Biophilia hypothesis- The “Root” of all Things

October 31, 2013 1 Comment

The biophilia hypothesis suggests that there is an instinctive bond between human beings and other living systemsEdward O. Wilson introduced and popularized the hypothesis in his book, Biophilia (1984).[1] He defines biophilia as “the urge to affiliate with other forms of life”.[2] The term “biophilia” literally means “love of life or living systems.” It was first used by Erich  Fromm to describe a psychological orientation of being attracted to all that is alive and vital.[3] Wilson uses the term in the same sense when he suggests that biophilia describes “the connections that human beings subconsciously seek with the rest of life.” He proposed the possibility that the deep affiliations humans have with nature are rooted in our biology. Unlike phobias, which are the aversions and fears that people have of things in the natural world, philias are the attractions and positive feelings that people have toward certain habitats, activities, and objects in their natural surroundings.  

In other words, to enhance our well-being, we need regular exposure to nature and to absorb its lessons. Stop reading a moment and allow your mind to wander to a past experience when you sat on a beach, shuffled your feet through a pile of fall leaves or lay in the snow to make an angel…can you smell the salt air?  hear the crackling leaves?  smell the fresh snow? Most times these memories evoke peace and calm–a regeneration at the soul level.

By observing animals’, birds’, insects’ and fauna’s ability to survive in the natural environment,Tai Chi practitioners developed techniques to connect with the earth, and to improve their own ability to defend themselves from conflict between themselves and the animals or other humans.  They sought survival at cellular, personal, community and earthly levels.

So we come to today’s lesson.  Tai Chi and Qigong integrate Mother Nature’s lessons throughout forms and techniques.   We can practice in a park  in our bare feet and connect at a deep level, but there is still connection when we practice in our living room, a studio, or an auditorium by moving in forms practiced for hundreds of years.



Link to original:   Advice from a Tree


Five Principles of Tai Chi juxtaposed with Advice from a Tree:

Body Upright –Stand Tall and Proud

“There is a Chinese saying that, ‘One need not fear age if one’s spine is still erect.’ A person is old if at thirty their spine is bent; whereas a person of sixty is still young if they comfortably hold their spine upright. The spine carries important networks of nerves to various parts of the body; an upright, relaxed spine facilitates the smooth flow of energy for total harmonious coordination. Practicing Tai Chi keeps our spines strong, supple, and erect.”  – Grandmaster Wong Kiew Kit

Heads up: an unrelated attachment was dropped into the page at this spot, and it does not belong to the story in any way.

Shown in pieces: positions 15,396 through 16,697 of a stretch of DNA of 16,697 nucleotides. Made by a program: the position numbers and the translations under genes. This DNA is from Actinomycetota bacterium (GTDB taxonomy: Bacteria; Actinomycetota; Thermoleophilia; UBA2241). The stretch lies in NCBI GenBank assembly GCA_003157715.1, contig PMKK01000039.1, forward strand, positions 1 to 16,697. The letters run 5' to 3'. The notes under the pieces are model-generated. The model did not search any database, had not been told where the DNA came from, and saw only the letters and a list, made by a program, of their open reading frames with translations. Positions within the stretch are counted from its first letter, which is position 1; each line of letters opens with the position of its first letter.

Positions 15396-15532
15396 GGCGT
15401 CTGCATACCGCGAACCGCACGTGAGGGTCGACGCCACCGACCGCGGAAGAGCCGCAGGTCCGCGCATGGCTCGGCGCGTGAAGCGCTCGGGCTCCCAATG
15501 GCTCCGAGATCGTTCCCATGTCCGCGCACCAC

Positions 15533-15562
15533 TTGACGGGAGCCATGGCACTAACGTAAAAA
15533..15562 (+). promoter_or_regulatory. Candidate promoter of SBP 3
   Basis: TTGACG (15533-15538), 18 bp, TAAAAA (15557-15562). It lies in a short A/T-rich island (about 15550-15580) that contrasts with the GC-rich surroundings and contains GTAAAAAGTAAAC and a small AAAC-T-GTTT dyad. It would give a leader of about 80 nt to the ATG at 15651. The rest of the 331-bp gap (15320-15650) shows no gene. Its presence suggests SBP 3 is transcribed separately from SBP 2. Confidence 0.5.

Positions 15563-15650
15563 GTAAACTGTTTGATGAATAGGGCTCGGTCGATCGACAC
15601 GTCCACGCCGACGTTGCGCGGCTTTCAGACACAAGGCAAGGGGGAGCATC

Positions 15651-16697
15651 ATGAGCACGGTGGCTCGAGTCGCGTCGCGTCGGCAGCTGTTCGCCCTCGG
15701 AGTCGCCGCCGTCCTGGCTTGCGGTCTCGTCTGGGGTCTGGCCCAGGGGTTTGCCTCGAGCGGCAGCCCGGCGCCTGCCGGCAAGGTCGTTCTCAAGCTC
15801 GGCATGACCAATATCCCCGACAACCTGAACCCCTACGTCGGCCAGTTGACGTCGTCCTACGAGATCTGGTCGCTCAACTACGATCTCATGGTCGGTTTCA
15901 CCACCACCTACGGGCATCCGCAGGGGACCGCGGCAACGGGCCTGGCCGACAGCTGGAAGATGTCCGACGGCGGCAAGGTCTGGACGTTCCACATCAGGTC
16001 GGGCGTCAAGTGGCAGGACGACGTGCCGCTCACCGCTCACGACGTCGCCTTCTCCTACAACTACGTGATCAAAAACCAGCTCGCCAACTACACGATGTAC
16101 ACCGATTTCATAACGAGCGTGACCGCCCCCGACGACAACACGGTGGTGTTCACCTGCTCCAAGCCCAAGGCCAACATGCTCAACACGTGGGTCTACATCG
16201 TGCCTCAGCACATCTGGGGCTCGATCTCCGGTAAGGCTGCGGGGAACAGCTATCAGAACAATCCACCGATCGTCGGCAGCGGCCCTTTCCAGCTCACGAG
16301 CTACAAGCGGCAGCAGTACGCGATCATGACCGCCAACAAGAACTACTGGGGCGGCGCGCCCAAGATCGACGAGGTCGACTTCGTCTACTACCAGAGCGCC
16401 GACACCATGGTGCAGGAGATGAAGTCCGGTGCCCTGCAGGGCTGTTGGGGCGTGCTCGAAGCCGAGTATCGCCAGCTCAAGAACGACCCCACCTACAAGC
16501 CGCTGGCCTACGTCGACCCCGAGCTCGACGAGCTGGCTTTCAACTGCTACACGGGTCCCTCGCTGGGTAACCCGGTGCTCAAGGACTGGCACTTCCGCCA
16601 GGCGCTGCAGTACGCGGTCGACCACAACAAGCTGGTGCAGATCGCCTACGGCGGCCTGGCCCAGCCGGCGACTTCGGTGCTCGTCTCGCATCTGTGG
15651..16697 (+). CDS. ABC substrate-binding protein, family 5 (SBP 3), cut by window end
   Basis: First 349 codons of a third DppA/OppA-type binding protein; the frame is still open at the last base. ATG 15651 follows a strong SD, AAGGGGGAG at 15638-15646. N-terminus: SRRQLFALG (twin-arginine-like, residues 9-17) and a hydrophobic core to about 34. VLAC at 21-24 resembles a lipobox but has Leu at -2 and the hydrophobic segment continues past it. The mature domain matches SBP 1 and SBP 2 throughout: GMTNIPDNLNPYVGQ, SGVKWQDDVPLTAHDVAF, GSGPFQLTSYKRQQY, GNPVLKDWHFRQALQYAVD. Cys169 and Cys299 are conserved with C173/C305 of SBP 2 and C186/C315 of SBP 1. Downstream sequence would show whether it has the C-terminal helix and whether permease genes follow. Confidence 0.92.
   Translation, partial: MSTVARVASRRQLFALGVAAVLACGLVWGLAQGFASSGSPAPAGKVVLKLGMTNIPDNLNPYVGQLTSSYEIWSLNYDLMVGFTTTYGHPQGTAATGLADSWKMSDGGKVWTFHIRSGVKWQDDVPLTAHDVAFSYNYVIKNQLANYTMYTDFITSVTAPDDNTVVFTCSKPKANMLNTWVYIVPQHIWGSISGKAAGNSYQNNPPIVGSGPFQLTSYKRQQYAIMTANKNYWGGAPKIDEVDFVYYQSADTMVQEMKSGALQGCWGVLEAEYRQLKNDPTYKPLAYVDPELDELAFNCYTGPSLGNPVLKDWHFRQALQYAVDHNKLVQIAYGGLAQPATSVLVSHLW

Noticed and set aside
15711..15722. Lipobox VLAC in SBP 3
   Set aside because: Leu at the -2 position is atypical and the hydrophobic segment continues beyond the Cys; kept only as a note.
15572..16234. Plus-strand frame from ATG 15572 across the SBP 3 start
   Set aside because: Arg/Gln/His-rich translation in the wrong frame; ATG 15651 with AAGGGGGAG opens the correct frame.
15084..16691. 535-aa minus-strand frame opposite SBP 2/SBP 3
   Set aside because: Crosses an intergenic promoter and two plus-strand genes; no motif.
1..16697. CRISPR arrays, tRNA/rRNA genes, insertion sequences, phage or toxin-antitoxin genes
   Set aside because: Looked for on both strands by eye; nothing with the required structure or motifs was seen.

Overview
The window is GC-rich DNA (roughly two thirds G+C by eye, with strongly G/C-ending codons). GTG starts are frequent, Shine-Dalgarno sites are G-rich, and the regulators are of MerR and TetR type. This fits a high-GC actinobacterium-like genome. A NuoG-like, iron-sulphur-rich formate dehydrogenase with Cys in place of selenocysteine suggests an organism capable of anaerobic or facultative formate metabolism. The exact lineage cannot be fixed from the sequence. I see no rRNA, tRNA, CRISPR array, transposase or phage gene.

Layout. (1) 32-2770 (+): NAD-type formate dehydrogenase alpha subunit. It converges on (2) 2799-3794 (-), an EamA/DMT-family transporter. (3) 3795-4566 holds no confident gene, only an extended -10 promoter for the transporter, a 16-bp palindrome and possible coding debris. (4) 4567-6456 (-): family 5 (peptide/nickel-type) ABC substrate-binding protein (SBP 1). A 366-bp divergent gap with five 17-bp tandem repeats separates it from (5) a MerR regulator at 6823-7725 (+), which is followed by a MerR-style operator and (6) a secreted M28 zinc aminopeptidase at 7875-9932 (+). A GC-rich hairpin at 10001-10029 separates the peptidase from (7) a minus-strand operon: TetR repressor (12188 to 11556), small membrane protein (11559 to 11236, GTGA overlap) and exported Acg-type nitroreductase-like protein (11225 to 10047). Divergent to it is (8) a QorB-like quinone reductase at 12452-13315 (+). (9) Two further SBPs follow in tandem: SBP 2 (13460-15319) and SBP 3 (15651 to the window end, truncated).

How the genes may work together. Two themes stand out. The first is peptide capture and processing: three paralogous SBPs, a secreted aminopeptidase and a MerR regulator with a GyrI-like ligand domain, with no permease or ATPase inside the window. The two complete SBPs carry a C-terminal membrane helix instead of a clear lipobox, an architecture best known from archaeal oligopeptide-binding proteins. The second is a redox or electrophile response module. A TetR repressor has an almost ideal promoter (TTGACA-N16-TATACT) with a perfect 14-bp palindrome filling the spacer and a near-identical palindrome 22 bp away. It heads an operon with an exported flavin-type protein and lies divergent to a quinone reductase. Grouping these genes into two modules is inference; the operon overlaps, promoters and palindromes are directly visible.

Separate Weight-Sink your roots into the earth

Also called *Separate Yin and Yang* or* full and empty* or *substantial and insubstantial*, Tai Chi postures are achieved by shifting the weight from one leg to the other.  This is probably the most challenging aspect of Tai Chi.  Shifting  and separating the weight will, over time, strengthen the legs and improve balance.

Relax the Body-Be content with your natural beauty

In Tai Chi we perform using the least amount of effort possible.  Like peeling an onion, relaxing is achieved through discovering deeper and deeper levels of technique and abilities.  Equally important, we accept our abilities as they are and avoid self-criticism.

Turn at the Waist-Go out on a limb

Turning from the hips and waist ensures that the spine remains relaxed throughout the movements of the Tai Chi form.   Arms, legs, and head follow the waist using very little effort.  (Beginning  students tend to focus on the beautiful, graceful Tai Chi arms and hands, then after a while they come to understand that all motion is driven from the core, meaning the waist and hips.)

Flowing Energy-Remember your roots and Enjoy the view

All the joints are put through a full range of motion, helping to lubricate the joint surfaces. The stretching works on the muscles, tendons and connective tissue throughout the whole body, with benefits for posture and spine.  The slow, controlled movements develop strength, balance and co-ordination, which has been shown to reduce the risk of falls.

Ancient practitioners understood that practicing Qigong and Tai Chi goes to the “root” of all things as demonstrated by our friend, the tree.  Today, I recommend that you find a tree to hug.  Or better yet, why not hug a Tai Chi practitioner.   Namaste, Becky.

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  1. maryannlemar says:

    as usual I enjoyed this

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